There’s an inky, savoury darkness to this, both in colour and flavour profile, leaning on dark fruits with salted bitter chocolate notes, but that’s not to say it’s heavy in any way, with the alcohol sitting at a modest 12.9%. That depth is no doubt coming part due to the old vines that this comes from, but there’s plenty of complexity added by a 100 per cent whole bunch ferment, which never looks stemmy, rather adding layers of peppery spice, star anise, sarsaparilla and a pithy chew to the assertive tannin profile.
This is brightly fruited and lifted with notes of grapefruit, stone fruit kernel, lemon pith and golden apples, along with some orchard blossom notes. There’s ripeness and fruit intensity at a modest 12% alcohol, with a vibrant seam of cool climate acidity sheathed in neatly handled lees, making this a wine of both gently pleasing texture and driving freshness, and seamlessly so.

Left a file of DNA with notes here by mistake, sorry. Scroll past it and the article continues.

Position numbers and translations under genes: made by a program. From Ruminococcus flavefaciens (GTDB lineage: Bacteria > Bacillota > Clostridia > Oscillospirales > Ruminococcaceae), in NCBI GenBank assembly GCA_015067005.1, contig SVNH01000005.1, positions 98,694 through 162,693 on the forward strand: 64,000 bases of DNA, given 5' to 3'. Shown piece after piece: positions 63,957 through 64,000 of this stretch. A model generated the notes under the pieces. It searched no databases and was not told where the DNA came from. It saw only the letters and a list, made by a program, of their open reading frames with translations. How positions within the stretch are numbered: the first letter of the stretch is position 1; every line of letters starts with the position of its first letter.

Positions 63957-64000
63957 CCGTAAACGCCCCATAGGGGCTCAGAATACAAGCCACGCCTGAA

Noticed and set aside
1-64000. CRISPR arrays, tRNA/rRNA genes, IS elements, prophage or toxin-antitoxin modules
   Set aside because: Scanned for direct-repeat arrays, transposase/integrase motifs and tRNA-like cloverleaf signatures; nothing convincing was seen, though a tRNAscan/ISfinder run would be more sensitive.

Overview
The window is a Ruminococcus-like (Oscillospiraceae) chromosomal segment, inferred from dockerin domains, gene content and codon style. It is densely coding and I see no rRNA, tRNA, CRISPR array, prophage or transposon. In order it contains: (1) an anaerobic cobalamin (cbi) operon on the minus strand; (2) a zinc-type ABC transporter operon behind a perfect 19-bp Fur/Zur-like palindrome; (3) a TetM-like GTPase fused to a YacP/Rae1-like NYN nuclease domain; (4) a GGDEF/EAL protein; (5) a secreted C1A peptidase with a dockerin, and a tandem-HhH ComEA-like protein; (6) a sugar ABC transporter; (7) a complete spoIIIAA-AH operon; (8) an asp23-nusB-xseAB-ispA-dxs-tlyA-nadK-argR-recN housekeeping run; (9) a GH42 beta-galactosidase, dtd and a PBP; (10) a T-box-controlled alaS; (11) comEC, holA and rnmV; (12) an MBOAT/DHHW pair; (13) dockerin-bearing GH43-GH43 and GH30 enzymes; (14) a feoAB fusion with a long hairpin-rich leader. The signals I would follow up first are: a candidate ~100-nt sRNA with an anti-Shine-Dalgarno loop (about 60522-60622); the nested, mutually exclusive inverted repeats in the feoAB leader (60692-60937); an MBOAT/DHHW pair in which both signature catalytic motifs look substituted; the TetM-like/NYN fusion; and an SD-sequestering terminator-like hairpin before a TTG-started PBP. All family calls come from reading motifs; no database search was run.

Lifting from the glass with notes of cherries and wild red berries, with a shading of spice, minerals and a gentle smoky char, this is vibrant and aromatic, with a beguiling fragrance that is equal parts complex and approachable. That theme continues on the palate with a supple play of structure and texture, with some buttery pastry notes, making this ever-so immediate, but there’s more there, too, with detailed flavour elegantly cascading through the long finish, a fine web of tannins neatening up at the end.